Diving in

Experience with optics gives ophthalmologist greater appreciation of cameras, photography

Dr. Isenberg grew up in southern California and swam a lot as a child.

"As soon as I was underwater, I became calm, relaxed, and fascinated," said Dr. Isenberg, who is also former editor-in-chief of the Journal of AAPOS (American Association for Pediatric Ophthalmology and Strabismus).

"Scuba diving is much safer than it's perceived to be," he said. "All divers are well-trained. You must complete classroom instruction, pass tests, and perform a number of dives under the supervision of an instructor.

"When you get a tank of air for a dive, you generally must present your certification card," Dr. Isenberg said. "So, there's a check point to ensure only certified divers are diving."

Getting the shot

"Weight restrictions on luggage since 9/11 have made it difficult to travel with that setup," Dr. Isenberg said.

"Another issue with using the 35-mm camera underwater is that you are restricted to 36 pictures," he said. "I had to 'ration' shots."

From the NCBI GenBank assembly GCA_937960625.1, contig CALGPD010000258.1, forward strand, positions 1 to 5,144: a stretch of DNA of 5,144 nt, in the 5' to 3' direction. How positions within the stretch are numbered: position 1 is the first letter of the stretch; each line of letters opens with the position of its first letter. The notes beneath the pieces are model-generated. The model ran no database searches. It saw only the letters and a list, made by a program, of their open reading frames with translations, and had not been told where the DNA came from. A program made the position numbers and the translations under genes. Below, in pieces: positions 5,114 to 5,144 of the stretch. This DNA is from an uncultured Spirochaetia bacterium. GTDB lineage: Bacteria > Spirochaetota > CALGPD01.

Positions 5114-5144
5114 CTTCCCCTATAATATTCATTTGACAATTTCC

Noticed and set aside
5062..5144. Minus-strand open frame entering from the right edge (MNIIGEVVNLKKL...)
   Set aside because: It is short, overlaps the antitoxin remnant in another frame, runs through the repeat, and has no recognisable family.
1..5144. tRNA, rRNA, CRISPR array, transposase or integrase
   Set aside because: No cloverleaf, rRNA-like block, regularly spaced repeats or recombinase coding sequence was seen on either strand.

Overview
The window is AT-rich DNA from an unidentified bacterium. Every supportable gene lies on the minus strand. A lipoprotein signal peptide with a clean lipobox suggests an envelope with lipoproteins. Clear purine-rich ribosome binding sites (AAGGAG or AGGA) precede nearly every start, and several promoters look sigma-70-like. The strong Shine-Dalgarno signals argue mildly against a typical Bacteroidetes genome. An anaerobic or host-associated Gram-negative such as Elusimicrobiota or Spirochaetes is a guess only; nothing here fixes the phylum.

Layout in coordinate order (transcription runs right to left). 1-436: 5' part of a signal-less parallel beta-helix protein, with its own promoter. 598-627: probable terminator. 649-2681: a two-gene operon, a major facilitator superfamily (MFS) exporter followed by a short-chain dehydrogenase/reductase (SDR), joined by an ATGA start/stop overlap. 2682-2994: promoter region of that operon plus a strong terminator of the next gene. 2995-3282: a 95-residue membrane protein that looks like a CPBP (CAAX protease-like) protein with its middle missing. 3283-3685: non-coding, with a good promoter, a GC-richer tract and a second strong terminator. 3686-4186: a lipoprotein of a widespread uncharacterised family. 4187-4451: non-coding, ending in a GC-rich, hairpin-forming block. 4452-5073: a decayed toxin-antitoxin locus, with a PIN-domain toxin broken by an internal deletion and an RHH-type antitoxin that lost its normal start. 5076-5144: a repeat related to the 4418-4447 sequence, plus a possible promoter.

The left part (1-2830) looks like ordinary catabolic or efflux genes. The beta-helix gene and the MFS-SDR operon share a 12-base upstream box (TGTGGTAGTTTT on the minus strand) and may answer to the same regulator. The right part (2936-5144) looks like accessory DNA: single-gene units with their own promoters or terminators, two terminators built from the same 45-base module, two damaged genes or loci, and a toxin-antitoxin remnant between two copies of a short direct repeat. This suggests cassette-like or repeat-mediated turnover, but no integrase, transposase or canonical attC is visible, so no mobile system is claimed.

Dr. Isenberg made the conversion to digital photography.

"The cameras are much lighter, and you always look like a more accomplished photographer with digital photography," said Dr. Isenberg, acknowledging that he deletes bad shots immediately!

"When I first made the switch from film to digital, the shutter delay was a problem," he said. "There are always new challenges with new technology. A 5-second shutter delay can be a disaster when you are stalking a fish!"

Newer cameras have virtually no shutter delay, so that issue has been resolved, he added.

Delightful dives

Dr. Isenberg is able to take diving trips two or three times a year. His favorite places to dive include the Grand Cayman and Saba islands in the Caribbean, as well as the South Pacific island of Palau.